On Granite Countertops

Almost five years ago, hubby and I embarked on a true rite of passage for couples: buying a home. After months of looking at overpriced, underwhelming homes, we discovered a new town home development in the District. It was in our price range, on the Metro line, and met all our needs. We were excited.

After signing the contract with the builder, we spent hours discussing all of the available options. We visited the builder’s amenities showroom often, discussing which upgraded carpet would best suit our lifestyle and what tile combinations would make our showers even more effective. An upgrade that was a “must have” was granite kitchen countertops. It wasn’t even up for debate, and I fell in love with a particular sample. It went well with the cabinets and hardwood floors we wanted, and I just knew the hint of red streaking through our countertops would make our home the envy of the entire neighborhood. Neighbors would be talking about our home and how we aced our option choices for years to come. Hell, Architectural Digest would probably want to talk.

After we moved in, I kept that countertop gleaming.Ā Four years on, I walk past the countertop without a thought. It’s a perfectly fine, functional surface. I even like it, but my fevered enthusiasm has long since waned. And I know that it’s not just that I’m used to this countertop. I know that, deep down, I’ll never be that excited again. It’s like the great love between me and countertops wasn’t meant to be.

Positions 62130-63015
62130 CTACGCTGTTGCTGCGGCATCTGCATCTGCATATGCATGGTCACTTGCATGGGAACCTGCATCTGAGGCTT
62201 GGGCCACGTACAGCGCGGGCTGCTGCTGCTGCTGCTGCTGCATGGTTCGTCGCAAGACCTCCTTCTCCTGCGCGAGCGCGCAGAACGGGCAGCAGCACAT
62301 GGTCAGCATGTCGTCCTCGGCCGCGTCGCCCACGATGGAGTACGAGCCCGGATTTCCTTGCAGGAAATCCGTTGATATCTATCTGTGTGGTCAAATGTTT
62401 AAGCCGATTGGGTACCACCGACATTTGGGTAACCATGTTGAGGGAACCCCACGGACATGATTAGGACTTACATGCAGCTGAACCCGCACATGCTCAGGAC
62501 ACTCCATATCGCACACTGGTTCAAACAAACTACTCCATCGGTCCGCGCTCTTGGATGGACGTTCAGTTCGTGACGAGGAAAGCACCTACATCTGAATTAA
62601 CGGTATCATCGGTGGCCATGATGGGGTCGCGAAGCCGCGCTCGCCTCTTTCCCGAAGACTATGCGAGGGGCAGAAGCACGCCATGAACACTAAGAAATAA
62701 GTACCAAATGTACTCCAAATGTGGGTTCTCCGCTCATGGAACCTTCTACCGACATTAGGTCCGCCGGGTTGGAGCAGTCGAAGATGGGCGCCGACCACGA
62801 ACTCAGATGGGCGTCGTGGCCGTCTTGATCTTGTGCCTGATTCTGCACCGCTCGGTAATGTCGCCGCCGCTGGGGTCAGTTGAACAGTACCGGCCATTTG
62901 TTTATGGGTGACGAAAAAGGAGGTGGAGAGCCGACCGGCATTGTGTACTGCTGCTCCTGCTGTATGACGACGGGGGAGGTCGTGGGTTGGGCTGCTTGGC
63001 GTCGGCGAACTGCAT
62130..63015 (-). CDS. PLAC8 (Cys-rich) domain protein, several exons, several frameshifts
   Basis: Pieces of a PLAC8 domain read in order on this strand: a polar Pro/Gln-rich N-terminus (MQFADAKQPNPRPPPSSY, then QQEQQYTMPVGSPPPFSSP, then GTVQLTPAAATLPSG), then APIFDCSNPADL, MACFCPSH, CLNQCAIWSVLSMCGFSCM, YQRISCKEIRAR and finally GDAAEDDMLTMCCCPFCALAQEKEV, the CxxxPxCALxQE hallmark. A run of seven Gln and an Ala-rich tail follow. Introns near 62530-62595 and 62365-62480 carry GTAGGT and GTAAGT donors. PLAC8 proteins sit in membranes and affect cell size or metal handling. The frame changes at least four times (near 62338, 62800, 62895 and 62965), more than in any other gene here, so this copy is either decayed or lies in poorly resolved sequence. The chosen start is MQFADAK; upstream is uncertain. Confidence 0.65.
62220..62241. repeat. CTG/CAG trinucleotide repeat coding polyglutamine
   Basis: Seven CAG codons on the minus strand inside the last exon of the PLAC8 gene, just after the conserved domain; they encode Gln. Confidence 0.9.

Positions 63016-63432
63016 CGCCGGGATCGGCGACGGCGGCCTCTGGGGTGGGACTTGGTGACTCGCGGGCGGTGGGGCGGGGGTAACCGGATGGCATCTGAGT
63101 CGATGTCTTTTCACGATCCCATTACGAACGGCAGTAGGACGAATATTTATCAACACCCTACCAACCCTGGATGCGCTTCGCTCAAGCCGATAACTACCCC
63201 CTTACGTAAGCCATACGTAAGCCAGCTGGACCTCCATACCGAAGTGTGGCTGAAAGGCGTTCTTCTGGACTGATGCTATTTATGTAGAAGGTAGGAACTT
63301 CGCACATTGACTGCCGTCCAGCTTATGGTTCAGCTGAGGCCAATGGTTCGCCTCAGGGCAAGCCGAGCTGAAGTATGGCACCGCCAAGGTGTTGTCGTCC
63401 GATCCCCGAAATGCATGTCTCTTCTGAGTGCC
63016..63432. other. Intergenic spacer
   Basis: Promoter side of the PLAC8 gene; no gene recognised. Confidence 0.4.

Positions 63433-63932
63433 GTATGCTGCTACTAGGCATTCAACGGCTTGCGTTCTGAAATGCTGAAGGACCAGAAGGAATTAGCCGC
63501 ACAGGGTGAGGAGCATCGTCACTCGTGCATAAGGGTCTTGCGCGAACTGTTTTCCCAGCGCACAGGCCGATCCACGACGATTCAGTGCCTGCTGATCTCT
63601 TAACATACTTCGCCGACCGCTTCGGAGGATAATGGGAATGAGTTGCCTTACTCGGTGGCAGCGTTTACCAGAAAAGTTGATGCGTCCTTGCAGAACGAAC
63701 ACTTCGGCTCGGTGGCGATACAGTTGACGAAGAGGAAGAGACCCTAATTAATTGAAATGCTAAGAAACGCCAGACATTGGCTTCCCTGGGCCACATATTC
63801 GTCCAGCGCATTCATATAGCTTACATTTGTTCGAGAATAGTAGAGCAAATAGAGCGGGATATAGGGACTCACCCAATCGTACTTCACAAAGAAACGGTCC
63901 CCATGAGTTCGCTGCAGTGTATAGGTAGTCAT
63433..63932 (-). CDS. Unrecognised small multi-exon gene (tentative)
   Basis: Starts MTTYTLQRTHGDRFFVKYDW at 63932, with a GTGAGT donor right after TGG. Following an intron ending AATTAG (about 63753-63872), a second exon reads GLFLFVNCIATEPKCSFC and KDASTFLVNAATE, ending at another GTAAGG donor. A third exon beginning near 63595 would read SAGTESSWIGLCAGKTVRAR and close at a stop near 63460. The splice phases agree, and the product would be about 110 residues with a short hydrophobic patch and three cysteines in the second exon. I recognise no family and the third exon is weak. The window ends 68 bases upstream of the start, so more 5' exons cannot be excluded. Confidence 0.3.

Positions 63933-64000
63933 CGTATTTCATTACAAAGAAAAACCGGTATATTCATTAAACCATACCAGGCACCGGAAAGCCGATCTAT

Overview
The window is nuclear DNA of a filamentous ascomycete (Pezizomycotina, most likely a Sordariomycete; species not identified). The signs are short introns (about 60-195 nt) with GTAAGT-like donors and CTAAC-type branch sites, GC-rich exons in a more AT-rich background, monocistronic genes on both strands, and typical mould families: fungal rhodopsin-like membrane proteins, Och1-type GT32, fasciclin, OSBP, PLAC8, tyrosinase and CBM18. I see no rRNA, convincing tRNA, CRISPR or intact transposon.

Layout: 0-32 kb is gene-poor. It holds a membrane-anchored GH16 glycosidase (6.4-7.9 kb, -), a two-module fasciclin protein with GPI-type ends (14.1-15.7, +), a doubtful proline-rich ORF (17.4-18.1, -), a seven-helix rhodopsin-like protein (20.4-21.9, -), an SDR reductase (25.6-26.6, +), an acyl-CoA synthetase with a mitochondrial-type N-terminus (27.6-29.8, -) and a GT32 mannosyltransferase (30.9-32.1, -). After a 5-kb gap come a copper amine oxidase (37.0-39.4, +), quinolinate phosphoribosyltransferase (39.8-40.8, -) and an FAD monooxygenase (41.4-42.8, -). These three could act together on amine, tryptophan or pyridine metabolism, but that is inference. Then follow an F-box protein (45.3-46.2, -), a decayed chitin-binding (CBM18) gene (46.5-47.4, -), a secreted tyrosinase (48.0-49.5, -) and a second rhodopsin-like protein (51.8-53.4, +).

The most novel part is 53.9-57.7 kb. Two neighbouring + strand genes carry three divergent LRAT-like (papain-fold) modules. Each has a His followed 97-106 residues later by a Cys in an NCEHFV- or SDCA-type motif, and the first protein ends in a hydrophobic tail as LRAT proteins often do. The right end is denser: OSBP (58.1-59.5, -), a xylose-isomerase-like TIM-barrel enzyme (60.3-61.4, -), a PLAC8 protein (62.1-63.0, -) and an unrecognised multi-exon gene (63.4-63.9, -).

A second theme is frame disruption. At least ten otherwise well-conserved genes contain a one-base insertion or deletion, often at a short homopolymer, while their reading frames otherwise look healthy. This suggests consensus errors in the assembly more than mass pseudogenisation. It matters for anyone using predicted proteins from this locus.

It seems like there is a great disconnect between the things we talk about bringing us happiness and the things that actually bring us happiness. We spend so much mental and emotional energy considering the next widget and how it will better our lives. We do research. We shop around. We anticipate. But imagine how odd it would be if we went shopping for the things that we all know actually do bring us happiness. Imagine walking into a showroom and asking the saleswoman, “Could you show me your section for awesome moments with friends? Where can I buy the quiet moment on vacation when I realize I’ve learned something new? Do you have a clearance rack for hugs and shoulders to cry on? Any sales on confronting my fears?”

Consumerism isn’t bad. We do buy things that genuinely make us happy, like great books and food, just to name two. We would probably all be better off, though, if we changed how we spoke about happiness and our attitudes towards the latest and greatest bauble. It’s so easy to focus on things, but I’m pretty sure happiness comes from a focus on experiences.

We can still buy that amazing granite, but it should only take an investment of cash, not our hopes for self-fulfillment.

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